Nikolai Tolstoy. “Early British History and Chronology.” Transactions of the Honourable Society of Cymmodorion 1964: 237-312. [Four articles by four good scholars, coming to four wildly different conclusions as to the chronology of the period – proving that the source materials are simply inadequate.] Nora K. Chadwick. Celtic Britain. 1989. [Good general survey, with excellent maps.]
Peter C. Bartrum. Welsh Genealogies 300-1400. 8 vols. 1974-80. [Basic set of charts summarizing all the earliest royal British/Welsh; authoritative & generally reliable.]
John T. Koch. “A Welsh Window on the Iron Age. Manawydan, Mandubracios.” Cambridge Medieval Celtic Studies 14 (1987): 17-52. [Fascinating article showing that Welsh oral tradition preserved at least ONE fragment of GENUINE British genealogy from around the time of Christ, possibly ancestral to the later Welsh houses, though the connection is lost.]
John H. Ward. “Vortigern and the End of Roman Britain.” Britannia 3 (1972): 277-89. [Good study of the last Roman Vicar of Britain, possibly ancestral to some Welsh dynasties.]
E. Williams B. Nicholson. “The Dynasty of Cunedag and the Harleian Genealogies.” Y Cymmrodor 1909: 63-104.
David H. Kelley. “A Study in Early Celtic Genealogies: Dyfed.” Journal of Ancient and Medieval Studies 1:49-58.
Marjorie O. Anderson. Kings and Kingship in Early Scotland. 1980. [Contains detailed analysis of the Scottish & Pictish king lists; presented verbatim from original mss.]
H. Pirie-Gordon. “The Succession in the Kingdom of Strathclyde.” The Armorial 1: 35- 40, 79-87, 143-8, 192-6, 2: 9-14, 92-102. [Reconstruction of families ancestral to Kenneth MacAlpin, King of Scotland, including lines from Dalriada, Strathclyde, and Pictavia.]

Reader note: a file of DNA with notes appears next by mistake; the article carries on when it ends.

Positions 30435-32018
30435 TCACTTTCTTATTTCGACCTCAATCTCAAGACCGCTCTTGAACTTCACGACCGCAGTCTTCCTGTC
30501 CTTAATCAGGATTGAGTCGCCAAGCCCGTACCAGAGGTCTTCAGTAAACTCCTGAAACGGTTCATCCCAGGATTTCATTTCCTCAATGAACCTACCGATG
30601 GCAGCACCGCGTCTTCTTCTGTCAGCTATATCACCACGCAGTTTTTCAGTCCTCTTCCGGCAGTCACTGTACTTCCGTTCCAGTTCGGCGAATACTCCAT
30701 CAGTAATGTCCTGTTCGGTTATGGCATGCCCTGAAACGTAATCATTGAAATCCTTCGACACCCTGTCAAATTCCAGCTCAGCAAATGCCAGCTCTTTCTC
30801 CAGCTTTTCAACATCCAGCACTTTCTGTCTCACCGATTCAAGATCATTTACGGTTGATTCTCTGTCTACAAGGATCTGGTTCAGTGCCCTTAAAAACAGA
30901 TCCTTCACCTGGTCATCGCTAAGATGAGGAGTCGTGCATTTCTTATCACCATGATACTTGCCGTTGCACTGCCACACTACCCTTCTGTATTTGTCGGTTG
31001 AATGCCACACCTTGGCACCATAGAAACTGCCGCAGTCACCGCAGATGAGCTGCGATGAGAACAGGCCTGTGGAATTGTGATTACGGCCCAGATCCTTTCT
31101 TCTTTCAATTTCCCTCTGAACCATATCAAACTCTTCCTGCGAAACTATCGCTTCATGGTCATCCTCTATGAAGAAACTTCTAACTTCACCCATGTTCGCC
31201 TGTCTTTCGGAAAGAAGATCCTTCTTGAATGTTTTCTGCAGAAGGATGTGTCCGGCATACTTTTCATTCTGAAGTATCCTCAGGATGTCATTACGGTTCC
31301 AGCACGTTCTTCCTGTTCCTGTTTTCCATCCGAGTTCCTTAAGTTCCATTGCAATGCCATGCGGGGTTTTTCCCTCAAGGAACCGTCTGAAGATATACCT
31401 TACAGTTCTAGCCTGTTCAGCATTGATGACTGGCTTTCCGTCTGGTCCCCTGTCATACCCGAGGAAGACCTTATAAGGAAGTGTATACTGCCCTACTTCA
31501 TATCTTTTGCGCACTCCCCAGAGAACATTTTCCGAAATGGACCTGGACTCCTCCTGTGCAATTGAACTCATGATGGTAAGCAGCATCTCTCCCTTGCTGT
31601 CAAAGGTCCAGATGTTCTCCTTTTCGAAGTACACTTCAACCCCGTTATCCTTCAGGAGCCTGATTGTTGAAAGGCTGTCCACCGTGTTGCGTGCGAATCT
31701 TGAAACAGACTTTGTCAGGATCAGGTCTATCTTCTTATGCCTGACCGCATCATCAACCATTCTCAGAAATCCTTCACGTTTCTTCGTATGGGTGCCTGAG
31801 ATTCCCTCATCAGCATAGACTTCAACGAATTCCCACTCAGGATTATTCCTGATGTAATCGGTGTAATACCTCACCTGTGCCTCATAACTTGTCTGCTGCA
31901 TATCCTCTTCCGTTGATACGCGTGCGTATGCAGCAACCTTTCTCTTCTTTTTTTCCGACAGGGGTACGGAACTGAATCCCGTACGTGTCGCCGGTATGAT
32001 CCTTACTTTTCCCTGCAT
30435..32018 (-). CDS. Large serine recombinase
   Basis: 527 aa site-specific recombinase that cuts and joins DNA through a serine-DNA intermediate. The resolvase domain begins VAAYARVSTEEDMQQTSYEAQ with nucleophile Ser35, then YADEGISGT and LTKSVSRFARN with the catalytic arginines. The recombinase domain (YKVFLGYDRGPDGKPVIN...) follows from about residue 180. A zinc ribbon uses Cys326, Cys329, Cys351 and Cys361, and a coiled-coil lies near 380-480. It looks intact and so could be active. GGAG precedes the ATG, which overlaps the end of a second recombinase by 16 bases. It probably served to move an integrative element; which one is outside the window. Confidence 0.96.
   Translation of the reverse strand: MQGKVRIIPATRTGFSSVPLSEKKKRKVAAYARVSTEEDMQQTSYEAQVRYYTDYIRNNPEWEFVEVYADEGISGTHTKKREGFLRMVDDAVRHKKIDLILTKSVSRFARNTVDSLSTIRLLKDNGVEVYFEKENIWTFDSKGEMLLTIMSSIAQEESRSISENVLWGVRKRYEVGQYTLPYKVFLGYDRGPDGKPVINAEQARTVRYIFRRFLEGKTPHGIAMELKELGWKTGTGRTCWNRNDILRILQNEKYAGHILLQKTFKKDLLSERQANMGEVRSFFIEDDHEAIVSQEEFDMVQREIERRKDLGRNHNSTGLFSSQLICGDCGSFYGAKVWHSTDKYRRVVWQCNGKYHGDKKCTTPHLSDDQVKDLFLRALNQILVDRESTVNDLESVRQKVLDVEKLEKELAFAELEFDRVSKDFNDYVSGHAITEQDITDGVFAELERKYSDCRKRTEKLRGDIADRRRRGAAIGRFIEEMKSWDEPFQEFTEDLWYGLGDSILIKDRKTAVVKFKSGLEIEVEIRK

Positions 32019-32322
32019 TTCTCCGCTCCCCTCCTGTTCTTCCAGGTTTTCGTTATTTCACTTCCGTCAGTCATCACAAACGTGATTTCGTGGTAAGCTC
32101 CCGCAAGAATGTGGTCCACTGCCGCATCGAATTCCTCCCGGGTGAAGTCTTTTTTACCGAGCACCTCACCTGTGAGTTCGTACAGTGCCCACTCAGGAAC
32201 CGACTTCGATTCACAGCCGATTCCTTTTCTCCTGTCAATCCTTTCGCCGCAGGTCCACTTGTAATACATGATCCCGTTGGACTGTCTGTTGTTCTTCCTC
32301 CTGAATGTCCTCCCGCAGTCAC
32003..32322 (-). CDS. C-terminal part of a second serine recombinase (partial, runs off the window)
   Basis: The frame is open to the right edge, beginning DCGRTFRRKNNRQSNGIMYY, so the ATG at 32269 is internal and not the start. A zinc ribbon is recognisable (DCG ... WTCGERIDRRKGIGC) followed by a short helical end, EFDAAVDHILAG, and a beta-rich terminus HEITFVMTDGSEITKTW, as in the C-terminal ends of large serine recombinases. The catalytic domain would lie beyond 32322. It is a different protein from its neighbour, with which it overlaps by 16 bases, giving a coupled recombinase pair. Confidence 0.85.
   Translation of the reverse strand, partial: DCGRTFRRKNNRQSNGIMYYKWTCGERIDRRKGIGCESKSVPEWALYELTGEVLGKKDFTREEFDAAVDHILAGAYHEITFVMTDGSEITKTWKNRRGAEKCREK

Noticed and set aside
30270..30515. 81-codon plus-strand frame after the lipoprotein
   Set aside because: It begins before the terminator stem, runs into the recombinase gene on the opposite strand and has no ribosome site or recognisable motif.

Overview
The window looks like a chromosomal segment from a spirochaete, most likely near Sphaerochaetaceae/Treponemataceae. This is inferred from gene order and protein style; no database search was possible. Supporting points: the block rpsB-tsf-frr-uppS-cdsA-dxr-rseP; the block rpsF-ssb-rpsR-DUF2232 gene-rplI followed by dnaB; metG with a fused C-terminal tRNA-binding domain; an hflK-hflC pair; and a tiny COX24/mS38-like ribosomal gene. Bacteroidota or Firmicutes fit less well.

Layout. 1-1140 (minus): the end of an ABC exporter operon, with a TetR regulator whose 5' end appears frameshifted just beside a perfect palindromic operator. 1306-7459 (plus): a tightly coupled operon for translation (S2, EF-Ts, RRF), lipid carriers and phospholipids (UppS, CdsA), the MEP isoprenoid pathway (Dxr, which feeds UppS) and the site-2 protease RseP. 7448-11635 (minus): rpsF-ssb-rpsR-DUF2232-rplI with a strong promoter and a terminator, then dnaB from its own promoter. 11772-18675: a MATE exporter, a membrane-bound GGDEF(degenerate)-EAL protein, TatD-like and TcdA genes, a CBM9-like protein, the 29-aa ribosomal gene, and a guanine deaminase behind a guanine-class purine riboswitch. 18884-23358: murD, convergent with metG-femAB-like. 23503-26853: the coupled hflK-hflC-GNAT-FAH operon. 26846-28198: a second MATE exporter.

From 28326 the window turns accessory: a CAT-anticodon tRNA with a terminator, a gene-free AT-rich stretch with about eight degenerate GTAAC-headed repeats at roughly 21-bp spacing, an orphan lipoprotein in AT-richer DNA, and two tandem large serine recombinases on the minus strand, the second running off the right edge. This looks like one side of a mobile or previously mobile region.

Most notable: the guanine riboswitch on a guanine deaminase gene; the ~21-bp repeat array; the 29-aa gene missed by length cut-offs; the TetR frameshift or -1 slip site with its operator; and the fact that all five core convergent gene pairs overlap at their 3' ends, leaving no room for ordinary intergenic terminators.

John O’Hart. Irish Pedigrees: or, The Origin and Stem of the Irish Nation. 2 vols. 1892. [However unsatisfactory, this is still the basic source, compiled from the ‘Annals of the Four Masters,’ etc., for royal Irish lines; incorporates much sheer mythology, and must be taken with a shaker of salt.]
David H. Kelley. “Early Irish Genealogy.” The American Genealogist 41 (1965): 65-76.
“Descent from the High Kings of Ireland.” The American Genealogist 54 (1978): 1-5.
“The Ancestry of Eve of Leinster.” The Genealogist 1 (1980): 4-26. [Excellent introductory & critical articles on various royal Irish lines.]
- Login to edit this profile and add images.
- Private Messages: Send a private message to the Profile Manager. (Best when privacy is an issue.)
- Public Comments: Login to post. (Best for messages specifically directed to those editing this profile. Limit 20 per day.)
- Public Q&A: These will appear above and in the Genealogist-to-Genealogist (G2G) Forum. (Best for anything directed to the wider genealogy community.)
On 25 Mar 2018 at 12:37 GMT Mark Adams wrote:
On 3 Jan 2018 at 20:06 GMT Al Adams wrote:
Patronymic naming conventions are complex, in which children are identified by the name of thier father. The terms ap (or "ab") and ferch (or "verch") are Welsh terms meaning "son of" or "daughter of," respectively, as in Madog ap Rhys and Gwenllian ferch Rhys. In Ireland, the "son of" patronymic is Mc and Mac.
On 10 Nov 2017 at 14:12 GMT Al Adams wrote:
On 8 Jun 2016 at 13:48 GMT Al Adams wrote:
On 8 Sep 2015 at 13:02 GMT Al Adams wrote: